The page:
Community finance is a good example, where we as a bank have that core capability, we have the right partners and that's reputationally a very strong agenda for us, and our people love it as well. If it's working for your people, it's working for your customers and communities and you've already got the core capabilities, then you're just leveraging those capabilities to provide a community benefit. But it's not cynical. You're always identifying what are the real community needs that you should be thinking about, and then you try and work out how you can bring to bear your capability to that in a way that doesn't break the bank financially, but you can generate real benefit for the community.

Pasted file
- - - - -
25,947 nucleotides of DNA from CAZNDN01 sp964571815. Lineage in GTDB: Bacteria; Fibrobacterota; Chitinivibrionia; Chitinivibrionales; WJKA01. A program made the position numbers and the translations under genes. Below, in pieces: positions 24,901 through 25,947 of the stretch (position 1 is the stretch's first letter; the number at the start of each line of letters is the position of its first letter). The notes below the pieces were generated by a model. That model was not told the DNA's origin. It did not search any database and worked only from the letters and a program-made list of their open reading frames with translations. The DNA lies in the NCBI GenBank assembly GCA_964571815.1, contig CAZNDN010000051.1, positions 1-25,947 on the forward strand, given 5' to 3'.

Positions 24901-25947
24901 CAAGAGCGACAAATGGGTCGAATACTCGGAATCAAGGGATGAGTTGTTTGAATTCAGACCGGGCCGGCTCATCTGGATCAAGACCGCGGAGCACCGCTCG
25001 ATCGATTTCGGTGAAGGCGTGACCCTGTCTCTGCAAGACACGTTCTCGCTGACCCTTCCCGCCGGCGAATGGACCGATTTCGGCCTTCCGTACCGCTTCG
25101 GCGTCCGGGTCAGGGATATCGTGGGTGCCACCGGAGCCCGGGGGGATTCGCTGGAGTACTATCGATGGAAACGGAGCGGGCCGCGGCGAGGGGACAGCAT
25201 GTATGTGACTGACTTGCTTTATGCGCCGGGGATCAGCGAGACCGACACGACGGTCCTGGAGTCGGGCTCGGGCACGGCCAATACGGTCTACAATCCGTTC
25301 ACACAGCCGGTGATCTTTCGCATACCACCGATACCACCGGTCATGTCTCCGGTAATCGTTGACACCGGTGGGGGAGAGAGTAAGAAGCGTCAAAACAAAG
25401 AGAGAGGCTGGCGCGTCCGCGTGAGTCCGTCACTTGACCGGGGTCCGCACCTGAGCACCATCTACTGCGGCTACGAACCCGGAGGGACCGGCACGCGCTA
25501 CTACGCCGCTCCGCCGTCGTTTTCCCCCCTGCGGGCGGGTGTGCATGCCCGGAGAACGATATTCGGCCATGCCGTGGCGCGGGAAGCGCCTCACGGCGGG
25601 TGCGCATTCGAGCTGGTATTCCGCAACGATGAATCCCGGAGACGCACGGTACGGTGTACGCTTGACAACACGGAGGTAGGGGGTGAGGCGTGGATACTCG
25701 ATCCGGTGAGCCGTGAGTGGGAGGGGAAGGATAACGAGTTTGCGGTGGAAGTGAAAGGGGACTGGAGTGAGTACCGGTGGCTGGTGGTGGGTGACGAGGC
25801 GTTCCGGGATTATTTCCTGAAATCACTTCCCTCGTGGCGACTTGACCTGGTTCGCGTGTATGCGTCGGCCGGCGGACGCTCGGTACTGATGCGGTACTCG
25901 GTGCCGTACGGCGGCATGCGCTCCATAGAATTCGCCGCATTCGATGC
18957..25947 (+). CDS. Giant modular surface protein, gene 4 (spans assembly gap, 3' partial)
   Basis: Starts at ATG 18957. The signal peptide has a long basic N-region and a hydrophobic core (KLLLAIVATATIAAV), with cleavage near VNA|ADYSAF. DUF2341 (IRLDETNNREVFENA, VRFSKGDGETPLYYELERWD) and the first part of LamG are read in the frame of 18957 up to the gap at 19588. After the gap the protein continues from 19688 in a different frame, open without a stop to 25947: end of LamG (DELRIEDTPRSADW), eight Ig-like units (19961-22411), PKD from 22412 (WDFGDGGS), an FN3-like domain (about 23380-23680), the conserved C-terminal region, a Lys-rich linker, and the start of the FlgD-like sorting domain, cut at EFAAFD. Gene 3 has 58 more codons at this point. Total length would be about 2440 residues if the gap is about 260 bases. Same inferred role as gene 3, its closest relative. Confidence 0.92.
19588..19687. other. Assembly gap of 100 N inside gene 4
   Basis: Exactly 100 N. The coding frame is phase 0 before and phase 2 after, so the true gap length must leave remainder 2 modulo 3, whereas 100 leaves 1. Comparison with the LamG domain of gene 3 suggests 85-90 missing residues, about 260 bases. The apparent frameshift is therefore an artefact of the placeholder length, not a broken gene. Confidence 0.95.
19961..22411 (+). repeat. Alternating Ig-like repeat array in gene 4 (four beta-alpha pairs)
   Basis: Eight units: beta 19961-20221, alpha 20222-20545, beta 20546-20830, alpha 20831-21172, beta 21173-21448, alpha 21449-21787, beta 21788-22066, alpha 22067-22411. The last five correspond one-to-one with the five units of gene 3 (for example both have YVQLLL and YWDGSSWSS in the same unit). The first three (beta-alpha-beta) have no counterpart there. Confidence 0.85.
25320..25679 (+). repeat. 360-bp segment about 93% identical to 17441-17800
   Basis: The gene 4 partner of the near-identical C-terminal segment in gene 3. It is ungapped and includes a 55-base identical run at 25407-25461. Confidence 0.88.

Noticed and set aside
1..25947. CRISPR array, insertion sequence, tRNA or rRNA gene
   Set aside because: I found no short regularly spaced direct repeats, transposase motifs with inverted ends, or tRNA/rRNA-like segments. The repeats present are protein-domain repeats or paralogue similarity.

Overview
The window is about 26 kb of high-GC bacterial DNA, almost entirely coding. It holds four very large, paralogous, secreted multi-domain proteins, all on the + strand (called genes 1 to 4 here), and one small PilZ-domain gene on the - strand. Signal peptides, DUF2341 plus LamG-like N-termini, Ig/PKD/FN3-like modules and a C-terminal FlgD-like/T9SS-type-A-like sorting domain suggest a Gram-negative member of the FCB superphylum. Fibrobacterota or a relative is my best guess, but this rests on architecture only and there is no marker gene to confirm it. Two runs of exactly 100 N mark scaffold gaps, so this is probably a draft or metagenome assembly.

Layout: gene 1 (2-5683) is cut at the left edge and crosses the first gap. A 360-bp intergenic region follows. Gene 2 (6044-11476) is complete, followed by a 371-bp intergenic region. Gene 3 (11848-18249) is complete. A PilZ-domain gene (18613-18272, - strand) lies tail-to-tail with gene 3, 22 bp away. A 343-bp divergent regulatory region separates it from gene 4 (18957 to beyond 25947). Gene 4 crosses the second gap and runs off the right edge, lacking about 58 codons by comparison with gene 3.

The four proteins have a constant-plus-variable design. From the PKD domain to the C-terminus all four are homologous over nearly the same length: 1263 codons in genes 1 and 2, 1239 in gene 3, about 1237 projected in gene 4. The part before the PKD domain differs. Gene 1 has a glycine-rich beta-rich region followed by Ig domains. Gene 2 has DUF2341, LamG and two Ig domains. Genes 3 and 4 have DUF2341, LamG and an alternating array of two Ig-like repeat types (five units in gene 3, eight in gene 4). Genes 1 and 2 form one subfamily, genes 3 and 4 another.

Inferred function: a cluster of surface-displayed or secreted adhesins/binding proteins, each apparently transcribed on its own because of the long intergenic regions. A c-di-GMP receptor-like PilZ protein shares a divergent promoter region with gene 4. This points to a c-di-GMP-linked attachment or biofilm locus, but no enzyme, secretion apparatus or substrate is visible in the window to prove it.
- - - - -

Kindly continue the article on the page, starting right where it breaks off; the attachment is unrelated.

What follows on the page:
It's the same with issues of climate change and sustainability – we do a lot in that space, as we should as a bank. But we also work closely with a lot of clients on those issues, particularly farmers. And that's because we already have relationships with them and are trying to support them financially to be successful, but also invest in sustainability. I feel the question “how do you find the right balance?” is sort of not the right question, because I never know whether we will get the right balance or not. You're just always managing the balance and tension to make sure you land the right outcomes that benefit customers, benefit society or the community, and also provide a good reputational platform for you.